Road access between San Pedro and Abidjan is also challenging, with numerous detours along the motorway connecting the two cities. Underscoring the precarious nature of overland travel, a bridge near San Pedro on the road linking the city to Grand-Béréby collapsed amid heavy rains in June 2017. Efforts to address such problems include a planned renovation and paving of sections of the Abidjan-San Pedro motorway included under the 2016-20 PND, and a grant from the EU to support the development of the Bamako-San Pedro corridor, expected to reduce travel times between the PASP and the Malian capital by around 70%.
Côte d’Ivoire is home to a large portion of one of the few major railroads in West Africa, the 1260-km link between Abidjan and Ouagadougou in Burkina Faso. The line is managed by Sitirail, a unit of Bolloré, under a concession agreement with the authorities of the two countries. Sitirail agreed to a renewed concession on the line in July 2016, under which it has also become responsible for investment in track infrastructure, railway stations and maintenance yards; previously its responsibilities were limited to operating the network and investing in rolling stock. The line transports around 300,000 passengers and 900,000 tonnes of freight annually, although both figures have been falling in recent years due to the poor state of the line. Frequent breakdowns and interruptions of service have been the result, such as the collapse of a bridge on the Côte d’Ivoire section of the line in 2016.
To address the condition of the line, an 852-km section is to be upgraded, including several stations along the route, as part of a major refurbishment programme; Bolloré is to invest €400m in the project as part of its new concession agreement. Renovation works, previously due to start in the autumn of 2016, were to begin in September 2017, according to local media mid-year. The works are reported to last five years. Once completed, the line’s capacity is expected to increase to handle 5m tonnes of cargo and 2m passengers per year.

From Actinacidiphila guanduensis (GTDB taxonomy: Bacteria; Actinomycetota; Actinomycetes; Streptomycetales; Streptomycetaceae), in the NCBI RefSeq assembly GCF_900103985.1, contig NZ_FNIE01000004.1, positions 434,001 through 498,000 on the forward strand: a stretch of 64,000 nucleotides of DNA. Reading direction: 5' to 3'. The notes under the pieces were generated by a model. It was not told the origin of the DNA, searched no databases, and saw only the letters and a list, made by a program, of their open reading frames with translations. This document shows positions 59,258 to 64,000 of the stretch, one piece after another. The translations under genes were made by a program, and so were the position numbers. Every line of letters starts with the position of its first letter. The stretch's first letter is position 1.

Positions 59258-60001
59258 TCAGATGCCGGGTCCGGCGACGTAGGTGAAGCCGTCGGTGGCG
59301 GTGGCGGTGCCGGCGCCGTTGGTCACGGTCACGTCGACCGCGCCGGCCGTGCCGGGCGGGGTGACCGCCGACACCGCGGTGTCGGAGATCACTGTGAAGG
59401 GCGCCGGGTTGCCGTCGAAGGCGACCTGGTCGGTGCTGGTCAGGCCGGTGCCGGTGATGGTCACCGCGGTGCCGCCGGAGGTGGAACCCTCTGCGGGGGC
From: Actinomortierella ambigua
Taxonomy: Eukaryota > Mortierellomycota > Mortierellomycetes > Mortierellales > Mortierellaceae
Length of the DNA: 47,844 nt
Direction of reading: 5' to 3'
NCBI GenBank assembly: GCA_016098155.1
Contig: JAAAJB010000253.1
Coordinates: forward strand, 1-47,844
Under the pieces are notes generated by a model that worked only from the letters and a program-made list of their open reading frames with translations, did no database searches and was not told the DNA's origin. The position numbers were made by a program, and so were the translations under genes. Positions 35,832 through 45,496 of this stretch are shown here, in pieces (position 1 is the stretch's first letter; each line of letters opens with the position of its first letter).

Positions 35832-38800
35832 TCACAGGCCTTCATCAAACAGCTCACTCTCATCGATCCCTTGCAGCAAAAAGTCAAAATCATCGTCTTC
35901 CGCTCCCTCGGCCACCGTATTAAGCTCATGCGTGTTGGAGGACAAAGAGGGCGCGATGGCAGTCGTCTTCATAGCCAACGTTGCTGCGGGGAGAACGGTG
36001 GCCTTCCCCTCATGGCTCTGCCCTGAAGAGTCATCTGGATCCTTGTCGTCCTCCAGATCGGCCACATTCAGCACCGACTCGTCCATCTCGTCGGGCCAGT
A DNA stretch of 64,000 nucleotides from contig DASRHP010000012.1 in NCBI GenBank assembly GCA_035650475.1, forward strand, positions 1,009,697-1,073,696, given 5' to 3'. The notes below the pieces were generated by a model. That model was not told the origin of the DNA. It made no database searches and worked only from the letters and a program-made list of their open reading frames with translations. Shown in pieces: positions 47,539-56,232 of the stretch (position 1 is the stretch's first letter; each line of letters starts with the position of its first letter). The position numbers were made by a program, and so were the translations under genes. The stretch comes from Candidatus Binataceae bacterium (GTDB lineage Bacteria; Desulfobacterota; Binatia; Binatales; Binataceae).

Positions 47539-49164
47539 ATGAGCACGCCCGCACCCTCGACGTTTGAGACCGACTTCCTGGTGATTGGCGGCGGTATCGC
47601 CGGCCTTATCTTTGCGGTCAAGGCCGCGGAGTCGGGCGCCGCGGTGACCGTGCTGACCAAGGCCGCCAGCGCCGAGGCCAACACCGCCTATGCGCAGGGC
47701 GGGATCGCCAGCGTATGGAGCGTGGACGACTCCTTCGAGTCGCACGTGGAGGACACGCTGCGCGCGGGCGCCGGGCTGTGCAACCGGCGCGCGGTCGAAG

The national transportation infrastructure is indeed set for major repair and expansion in the coming years, with projects under way or in the pipeline to expand the ports in Abidjan and San Pedro, rehabilitate and boost capacity of the national railway, grow ACI’s fleet, and increase handling capability at Abidjan International Airport for both cargo and passengers. Moving forward, the key challenges for the entire sector will be to ensure that existing roads are properly maintained and rehabilitated where necessary, to attain the funding to do so; strengthen links between major ports and the country’s hinterland, as well as neighbouring landlocked states; and develop the logistics sector so it is able serve the whole of West Africa. Provided such key points are addressed, Côte d’Ivoire will add to the groundwork is has already laid to reach its goal of becoming a regional transport and logistics hub.